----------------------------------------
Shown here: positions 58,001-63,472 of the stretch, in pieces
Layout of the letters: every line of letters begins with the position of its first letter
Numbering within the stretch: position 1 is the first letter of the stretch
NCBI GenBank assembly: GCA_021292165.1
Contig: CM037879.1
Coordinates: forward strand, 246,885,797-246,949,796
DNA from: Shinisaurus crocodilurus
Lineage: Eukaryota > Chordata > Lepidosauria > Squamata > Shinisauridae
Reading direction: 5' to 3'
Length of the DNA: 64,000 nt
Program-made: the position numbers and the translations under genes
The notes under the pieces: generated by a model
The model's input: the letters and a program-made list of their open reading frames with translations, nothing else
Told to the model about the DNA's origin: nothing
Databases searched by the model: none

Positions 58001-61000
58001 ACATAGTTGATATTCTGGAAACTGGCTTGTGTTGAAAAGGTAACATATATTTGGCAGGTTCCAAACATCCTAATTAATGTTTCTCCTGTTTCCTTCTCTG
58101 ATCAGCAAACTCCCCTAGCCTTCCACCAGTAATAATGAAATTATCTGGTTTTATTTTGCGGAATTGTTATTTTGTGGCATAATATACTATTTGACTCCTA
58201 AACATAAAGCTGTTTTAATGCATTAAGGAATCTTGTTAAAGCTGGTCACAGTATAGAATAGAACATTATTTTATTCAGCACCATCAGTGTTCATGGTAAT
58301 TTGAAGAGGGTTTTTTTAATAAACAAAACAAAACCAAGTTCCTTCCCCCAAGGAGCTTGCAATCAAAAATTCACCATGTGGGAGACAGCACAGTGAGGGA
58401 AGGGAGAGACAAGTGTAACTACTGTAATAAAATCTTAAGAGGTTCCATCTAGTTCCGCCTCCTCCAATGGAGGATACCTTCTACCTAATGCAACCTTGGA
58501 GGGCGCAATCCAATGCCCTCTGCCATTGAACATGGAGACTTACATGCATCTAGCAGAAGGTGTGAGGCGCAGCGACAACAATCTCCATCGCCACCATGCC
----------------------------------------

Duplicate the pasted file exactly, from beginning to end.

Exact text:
Shown here: positions 58,001-63,472 of the stretch, in pieces
Layout of the letters: every line of letters begins with the position of its first letter
Numbering within the stretch: position 1 is the first letter of the stretch
NCBI GenBank assembly: GCA_021292165.1
Contig: CM037879.1
Coordinates: forward strand, 246,885,797-246,949,796
DNA from: Shinisaurus crocodilurus
Lineage: Eukaryota > Chordata > Lepidosauria > Squamata > Shinisauridae
Reading direction: 5' to 3'
Length of the DNA: 64,000 nt
Program-made: the position numbers and the translations under genes
The notes under the pieces: generated by a model
The model's input: the letters and a program-made list of their open reading frames with translations, nothing else
Told to the model about the DNA's origin: nothing
Databases searched by the model: none

Positions 58001-61000
58001 ACATAGTTGATATTCTGGAAACTGGCTTGTGTTGAAAAGGTAACATATATTTGGCAGGTTCCAAACATCCTAATTAATGTTTCTCCTGTTTCCTTCTCTG
58101 ATCAGCAAACTCCCCTAGCCTTCCACCAGTAATAATGAAATTATCTGGTTTTATTTTGCGGAATTGTTATTTTGTGGCATAATATACTATTTGACTCCTA
58201 AACATAAAGCTGTTTTAATGCATTAAGGAATCTTGTTAAAGCTGGTCACAGTATAGAATAGAACATTATTTTATTCAGCACCATCAGTGTTCATGGTAAT
58301 TTGAAGAGGGTTTTTTTAATAAACAAAACAAAACCAAGTTCCTTCCCCCAAGGAGCTTGCAATCAAAAATTCACCATGTGGGAGACAGCACAGTGAGGGA
58401 AGGGAGAGACAAGTGTAACTACTGTAATAAAATCTTAAGAGGTTCCATCTAGTTCCGCCTCCTCCAATGGAGGATACCTTCTACCTAATGCAACCTTGGA
58501 GGGCGCAATCCAATGCCCTCTGCCATTGAACATGGAGACTTACATGCATCTAGCAGAAGGTGTGAGGCGCAGCGACAACAATCTCCATCGCCACCATGCC